congresos y reuniones científicas
A new sphenodontid (Lepidosauria) from the Cretaceous of Chubut Province and the distribution of the eilenodontines
Congreso; III Congreso Latinoamericano de Paleontología de Vertebrados; 2008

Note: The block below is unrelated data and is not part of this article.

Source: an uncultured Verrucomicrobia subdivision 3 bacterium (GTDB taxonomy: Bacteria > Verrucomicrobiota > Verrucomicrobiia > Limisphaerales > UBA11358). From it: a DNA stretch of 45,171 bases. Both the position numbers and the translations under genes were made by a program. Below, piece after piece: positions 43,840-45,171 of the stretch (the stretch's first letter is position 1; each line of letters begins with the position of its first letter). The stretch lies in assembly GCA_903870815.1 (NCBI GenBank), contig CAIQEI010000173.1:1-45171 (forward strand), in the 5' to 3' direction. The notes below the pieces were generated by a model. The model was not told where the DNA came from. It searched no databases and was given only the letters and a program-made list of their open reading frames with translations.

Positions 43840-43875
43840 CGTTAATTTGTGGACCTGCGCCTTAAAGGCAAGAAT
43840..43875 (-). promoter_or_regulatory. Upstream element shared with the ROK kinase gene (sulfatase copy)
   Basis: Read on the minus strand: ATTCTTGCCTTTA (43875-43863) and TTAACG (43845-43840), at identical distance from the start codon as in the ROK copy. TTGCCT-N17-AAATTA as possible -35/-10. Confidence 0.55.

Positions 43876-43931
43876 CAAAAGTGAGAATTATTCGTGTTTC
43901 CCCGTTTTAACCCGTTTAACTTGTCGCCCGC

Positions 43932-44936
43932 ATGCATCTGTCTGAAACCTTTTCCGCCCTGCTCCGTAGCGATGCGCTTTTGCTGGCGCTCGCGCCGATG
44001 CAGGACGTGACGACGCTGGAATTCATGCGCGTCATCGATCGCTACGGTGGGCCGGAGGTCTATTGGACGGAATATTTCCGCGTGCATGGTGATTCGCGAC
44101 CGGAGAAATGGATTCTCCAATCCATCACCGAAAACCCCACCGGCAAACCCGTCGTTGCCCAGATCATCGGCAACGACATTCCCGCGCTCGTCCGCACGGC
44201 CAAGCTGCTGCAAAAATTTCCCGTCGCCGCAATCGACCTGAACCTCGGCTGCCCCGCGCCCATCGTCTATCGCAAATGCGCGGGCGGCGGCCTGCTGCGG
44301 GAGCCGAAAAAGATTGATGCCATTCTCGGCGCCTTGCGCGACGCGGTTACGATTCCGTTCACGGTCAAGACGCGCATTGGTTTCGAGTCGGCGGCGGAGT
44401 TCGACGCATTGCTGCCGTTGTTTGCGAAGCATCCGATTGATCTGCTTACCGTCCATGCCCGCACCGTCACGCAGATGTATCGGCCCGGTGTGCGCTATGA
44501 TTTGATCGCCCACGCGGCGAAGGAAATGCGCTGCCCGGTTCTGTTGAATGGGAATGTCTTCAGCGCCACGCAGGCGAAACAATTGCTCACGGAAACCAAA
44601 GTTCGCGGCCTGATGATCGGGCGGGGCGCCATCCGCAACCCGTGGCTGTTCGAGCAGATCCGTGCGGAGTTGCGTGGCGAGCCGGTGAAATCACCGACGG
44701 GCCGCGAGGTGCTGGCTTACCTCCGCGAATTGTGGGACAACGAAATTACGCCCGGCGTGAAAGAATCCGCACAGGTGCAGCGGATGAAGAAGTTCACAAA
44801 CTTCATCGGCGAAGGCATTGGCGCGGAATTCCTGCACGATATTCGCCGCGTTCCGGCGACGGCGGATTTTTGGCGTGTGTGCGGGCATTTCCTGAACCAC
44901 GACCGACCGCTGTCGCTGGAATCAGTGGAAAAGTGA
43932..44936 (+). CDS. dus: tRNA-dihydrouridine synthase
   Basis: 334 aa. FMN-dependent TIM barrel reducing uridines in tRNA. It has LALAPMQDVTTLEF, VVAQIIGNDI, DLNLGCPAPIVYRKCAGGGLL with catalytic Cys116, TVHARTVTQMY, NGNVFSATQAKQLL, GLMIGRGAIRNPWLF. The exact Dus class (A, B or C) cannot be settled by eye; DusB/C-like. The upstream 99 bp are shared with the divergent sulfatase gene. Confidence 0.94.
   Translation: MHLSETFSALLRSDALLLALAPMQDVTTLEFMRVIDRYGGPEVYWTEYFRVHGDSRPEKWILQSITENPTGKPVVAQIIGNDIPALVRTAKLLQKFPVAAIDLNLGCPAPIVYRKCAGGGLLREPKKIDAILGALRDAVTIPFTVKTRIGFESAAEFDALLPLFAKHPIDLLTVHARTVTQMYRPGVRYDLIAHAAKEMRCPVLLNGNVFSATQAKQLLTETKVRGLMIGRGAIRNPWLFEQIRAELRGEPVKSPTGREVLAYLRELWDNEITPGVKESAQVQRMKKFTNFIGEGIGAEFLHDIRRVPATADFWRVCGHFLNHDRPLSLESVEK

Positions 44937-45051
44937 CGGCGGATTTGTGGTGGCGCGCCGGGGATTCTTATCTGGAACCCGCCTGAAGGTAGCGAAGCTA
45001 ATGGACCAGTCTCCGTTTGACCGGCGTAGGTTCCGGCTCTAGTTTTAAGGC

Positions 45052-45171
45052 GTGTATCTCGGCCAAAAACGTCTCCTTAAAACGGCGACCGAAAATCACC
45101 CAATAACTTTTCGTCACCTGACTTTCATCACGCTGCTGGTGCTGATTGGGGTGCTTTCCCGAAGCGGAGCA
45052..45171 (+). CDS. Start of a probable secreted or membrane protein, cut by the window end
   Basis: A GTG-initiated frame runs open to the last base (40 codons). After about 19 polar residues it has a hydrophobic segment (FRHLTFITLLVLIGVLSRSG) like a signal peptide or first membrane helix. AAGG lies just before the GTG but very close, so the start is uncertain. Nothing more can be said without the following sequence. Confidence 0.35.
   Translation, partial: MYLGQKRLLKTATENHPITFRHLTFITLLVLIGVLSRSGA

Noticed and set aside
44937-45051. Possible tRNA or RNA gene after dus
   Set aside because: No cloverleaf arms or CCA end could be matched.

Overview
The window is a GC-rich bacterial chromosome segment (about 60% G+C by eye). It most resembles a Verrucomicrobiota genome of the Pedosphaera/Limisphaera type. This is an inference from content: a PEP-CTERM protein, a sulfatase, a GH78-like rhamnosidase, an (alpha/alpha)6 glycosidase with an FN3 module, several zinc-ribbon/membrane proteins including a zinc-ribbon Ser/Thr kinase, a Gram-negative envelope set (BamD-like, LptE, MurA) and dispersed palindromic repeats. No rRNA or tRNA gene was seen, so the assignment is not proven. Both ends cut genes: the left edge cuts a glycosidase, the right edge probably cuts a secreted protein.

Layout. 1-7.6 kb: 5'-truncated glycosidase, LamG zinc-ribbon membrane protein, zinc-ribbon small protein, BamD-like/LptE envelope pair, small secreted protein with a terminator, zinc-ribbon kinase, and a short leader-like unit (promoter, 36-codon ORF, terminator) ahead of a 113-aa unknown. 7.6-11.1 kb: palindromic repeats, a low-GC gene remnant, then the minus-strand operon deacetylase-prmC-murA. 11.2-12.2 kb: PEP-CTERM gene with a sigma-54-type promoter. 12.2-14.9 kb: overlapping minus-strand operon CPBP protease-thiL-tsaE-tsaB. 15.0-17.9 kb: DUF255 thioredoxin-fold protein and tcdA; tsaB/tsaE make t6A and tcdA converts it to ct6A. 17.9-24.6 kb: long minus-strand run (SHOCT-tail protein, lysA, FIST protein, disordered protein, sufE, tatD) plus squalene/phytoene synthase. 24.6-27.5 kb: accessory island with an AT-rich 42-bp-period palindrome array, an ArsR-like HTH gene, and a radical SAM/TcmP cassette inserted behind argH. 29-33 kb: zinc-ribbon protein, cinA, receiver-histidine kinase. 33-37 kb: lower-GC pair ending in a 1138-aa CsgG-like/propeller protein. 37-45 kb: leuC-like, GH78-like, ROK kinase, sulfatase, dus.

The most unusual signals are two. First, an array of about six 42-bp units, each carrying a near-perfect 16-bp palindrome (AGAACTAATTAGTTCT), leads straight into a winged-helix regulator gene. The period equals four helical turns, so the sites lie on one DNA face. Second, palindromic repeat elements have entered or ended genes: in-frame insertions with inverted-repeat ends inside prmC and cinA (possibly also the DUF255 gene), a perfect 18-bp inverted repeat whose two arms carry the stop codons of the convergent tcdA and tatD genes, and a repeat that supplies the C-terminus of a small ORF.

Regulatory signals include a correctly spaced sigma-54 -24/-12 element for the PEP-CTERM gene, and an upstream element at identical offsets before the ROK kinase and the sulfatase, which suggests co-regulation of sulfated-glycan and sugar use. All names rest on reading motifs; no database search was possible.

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Sphenodontians are a group of lepidosaurs well known from Late Triassic to Early Cretaceous deposits of most of the world, but represented today by two sole species barely surviving at New Zealand. Discoveries during the last 10 years depicted an unexpected abundance and diversity of sphenodontids for the Late Cretaceous of South America (e.g., Simón and Kellner 2003; Apesteguía and Novas, 2003; Martinelli and Forasiepi, 2004; Apesteguía, 2005). However, most remains come from the Neuquén basin and its eastern extensions, providing a rich but strongly biased panorama. Here we report a new sphenodontid from Cretaceous beds of the the Cañadón Asfalto Basin in Chubut Province. The fossil comes from a new locality in the Bayo Overo Member of the Cerro Barcino Formation, regarded as Cenomanian in age by Proserpio (1987). The locality also provided remains of titanosauriforms, carcharodontosaurids and crocodyliform teeth. The sphenodontid here reported (MPEF-PV 3166) is composed by a partially eroded skull with attached jaws belonging to an adult specimen. A phylogenetic analysis was performed using a data matrix of 67 characters (8 of them traded as additive) and 17 terminal taxa. MPEF-PV 3166 belongs to Opisthodontia for the following unambiguous synapomorphies: weak and squared coronoid process, absence of caniniform teeth or dental regionalization and the presence of anteromedial dental flanges. MPEF-PV 3166 can be included in Kaikaifilusaurus for its extremely large anteromedial flanges. However, the new material clearly differs from other Kaikaifilusaurus species in an extremely small size, tall jaw teeth with a high anteroventral angle, a dense dental packing, and the shape of the nasal process of the premaxilla. The new taxon not only increases the morphological variation among eilenodontines (Apesteguía, 2002) but also shows a dwarfing process among the most gigantic known sphenodontids. Additionally, this finding extends the elilenodontine distribution southwards, and supports the biostratigraphical utility of eilenodontines for Cretaceous red beds on different basins.